Lieutenant governor, civic leader, author. “Nancy” Stevenson was born on June 8, 1928, in New Rochelle, New York, the daughter of William Bryant Backer and Fernanda Legare. Upon the death of her husband, Fernanda, who was descended from several prominent Charleston families, returned in 1932 to her Charleston home with Nancy and her brother. Nancy attended Ashley Hall School and was awarded a bachelor of arts degree from Smith College in 1949. From 1950 to 1954 she was married to Olav Moltke-Hansen, a Norwegian diplomat, and lived in Norway and New York City with their two sons. From 1952 to 1954 she worked for the New York Herald Tribune, writing book reviews and doing overseas reporting. After a divorce, she returned to Charleston with her sons and taught junior high school. From 1956 to 1980 she was married to Norman Williams Stevenson of Charleston, an attorney and state legislator. They had three children. She continued her interest in writing and, using a pseudonym, cowrote three mystery novels.

Stevenson was an active civic leader during the 1960s and 1970s, with a special interest in drama and historic preservation. Between 1965 and 1978 she was a trustee of the Historic Charleston Foundation, cochair of the Save Charleston Foundation, trustee and secretary of the College of Charleston Foundation, president of Footlight Players, and vice president of the South Carolina Historical Society. Frustrated by the lack of support for historic preservation from the General Assembly, she decided to run for office in 1974 and won Charleston’s House District 110 seat. She was reelected in 1976. Her two major legislative interests were the Fiscal Accountability Act, which mandated a more uniform fiscal reporting system, and the Water Reporting Act, designed to report water usage and allocate water in times of drought.

In 1978 Stevenson successfully ran for lieutenant governor, becoming the first woman to serve in a statewide office in South Carolina. As lieutenant governor, she worked with Governor Richard Riley to pass significant legislation designed to improve South Carolina schools. Colleagues described her as an effective leader of the Senate and an active participant in the governor’s policy discussions. She instituted the Lieutenant Governor’s Writing Awards Program, which presented awards to fifth-graders and eighth-graders for creative writing, and the Public Assistance Line (PAL), a toll-free line designed to help citizens find out which agency or organization to call for assistance with personal and public problems.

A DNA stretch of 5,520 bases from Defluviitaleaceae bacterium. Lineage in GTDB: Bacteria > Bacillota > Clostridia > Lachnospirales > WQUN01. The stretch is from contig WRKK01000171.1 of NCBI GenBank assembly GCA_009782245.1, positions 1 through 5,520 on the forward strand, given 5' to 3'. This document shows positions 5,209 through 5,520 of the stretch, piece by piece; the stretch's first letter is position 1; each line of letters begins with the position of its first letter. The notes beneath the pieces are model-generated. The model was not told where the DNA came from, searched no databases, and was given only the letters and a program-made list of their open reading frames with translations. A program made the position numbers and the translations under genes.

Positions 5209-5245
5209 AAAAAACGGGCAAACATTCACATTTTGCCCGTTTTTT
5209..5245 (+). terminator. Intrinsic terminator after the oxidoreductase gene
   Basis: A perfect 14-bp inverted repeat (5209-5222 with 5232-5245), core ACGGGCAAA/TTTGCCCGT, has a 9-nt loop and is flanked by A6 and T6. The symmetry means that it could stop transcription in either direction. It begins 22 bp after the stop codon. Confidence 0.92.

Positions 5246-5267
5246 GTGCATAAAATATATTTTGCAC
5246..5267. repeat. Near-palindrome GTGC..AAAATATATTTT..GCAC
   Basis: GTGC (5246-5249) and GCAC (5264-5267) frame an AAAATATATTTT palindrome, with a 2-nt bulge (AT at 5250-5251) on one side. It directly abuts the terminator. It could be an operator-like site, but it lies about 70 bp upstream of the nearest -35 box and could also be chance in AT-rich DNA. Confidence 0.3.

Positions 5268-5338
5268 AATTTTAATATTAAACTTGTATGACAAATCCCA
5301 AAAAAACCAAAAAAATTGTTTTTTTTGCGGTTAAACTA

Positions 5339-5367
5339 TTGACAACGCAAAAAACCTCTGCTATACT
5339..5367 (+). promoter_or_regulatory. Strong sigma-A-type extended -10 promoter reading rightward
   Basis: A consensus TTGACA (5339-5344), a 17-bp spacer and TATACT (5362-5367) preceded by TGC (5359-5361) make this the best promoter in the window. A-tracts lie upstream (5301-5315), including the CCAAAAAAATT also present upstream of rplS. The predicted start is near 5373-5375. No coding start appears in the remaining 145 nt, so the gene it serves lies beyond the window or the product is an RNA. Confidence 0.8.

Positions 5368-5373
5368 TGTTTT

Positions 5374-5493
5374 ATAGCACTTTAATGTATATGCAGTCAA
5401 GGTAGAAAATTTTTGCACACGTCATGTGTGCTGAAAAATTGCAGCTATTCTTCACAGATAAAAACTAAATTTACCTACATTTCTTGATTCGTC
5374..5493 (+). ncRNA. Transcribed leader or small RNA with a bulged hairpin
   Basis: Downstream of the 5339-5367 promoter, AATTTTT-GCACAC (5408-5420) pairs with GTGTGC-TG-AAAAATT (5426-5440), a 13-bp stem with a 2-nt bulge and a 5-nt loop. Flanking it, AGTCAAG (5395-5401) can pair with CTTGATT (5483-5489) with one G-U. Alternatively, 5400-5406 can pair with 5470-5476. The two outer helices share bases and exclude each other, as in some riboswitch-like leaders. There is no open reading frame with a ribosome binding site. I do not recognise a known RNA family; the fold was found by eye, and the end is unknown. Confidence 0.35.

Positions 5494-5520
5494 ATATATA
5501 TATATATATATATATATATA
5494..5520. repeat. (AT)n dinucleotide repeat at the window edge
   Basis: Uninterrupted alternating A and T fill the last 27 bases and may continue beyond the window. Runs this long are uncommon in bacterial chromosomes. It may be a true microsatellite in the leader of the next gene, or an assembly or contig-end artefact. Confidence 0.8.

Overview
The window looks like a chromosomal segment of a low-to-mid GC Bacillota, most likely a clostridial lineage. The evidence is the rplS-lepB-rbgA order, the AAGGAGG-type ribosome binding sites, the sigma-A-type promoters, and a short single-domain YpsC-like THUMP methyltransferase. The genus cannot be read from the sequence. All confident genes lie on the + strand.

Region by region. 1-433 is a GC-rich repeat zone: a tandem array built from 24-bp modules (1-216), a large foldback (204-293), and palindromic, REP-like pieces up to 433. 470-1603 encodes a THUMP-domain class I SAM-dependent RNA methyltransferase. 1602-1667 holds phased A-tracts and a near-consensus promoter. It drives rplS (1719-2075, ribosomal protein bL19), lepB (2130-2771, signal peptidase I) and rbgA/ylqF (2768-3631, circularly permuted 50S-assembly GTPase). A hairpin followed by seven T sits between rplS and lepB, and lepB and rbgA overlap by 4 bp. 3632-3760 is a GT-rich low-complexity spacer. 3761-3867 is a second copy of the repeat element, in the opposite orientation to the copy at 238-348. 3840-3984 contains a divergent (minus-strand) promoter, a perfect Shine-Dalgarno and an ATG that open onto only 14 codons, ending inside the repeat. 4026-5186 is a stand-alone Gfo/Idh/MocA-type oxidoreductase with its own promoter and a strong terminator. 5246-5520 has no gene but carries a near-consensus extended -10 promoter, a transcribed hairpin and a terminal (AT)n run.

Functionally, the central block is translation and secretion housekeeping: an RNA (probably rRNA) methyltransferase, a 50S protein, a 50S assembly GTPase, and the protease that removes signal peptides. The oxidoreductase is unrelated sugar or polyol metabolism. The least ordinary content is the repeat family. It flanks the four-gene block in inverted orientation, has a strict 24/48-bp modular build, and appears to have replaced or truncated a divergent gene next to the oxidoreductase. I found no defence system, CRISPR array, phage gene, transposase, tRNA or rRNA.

Although not an active member of women’s organizations, Stevenson demonstrated that women could be effective political leaders and work well with men. She set up the public hearings in the Senate devoted to the ultimately unsuccessful attempt to achieve South Carolina ratification of the Equal Rights Amendment. She also worked to increase public awareness and support for victims of domestic violence. She chose not to run for reelection in 1982 but served in 1983–1984 as cochair of the steering committee for Ernest Hollings’s presidential campaign and as a member of the national Democratic platform accountability and steering committee. In 1984 she ran unsuccessfully for the Second Congressional District seat held by Republican congressman Floyd Spence.

Stevenson moved to the Washington, D.C., area in 1985 and turned her major efforts from politics to art. She established the Winston Gallery in Washington, which specialized in contemporary art. After a long struggle with breast cancer, Stevenson died at her home in Floyd, Virginia, on May 31, 2001.

Bailey, N. Louise, Mary L. Morgan, and Carolyn R. Taylor, eds. Biographical Directory of the South Carolina Senate, 1776–1785. 3 vols. Columbia: University of South Carolina Press, 1986.

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Citation Information

The following information is provided for citations.

  • Article Title Stevenson, Ferdinan Backer
  • Author Alice H. Henderson
  • Website Name South Carolina Encyclopedia
  • URL http://www.scencyclopedia.org/sce/entries/stevenson-ferdinan-backer/
  • Access Date November 14, 2018
  • Publisher University of South Carolina, Institute for Southern Studies
  • Original Published Date August 1, 2016
  • Date of Last Update August 10, 2016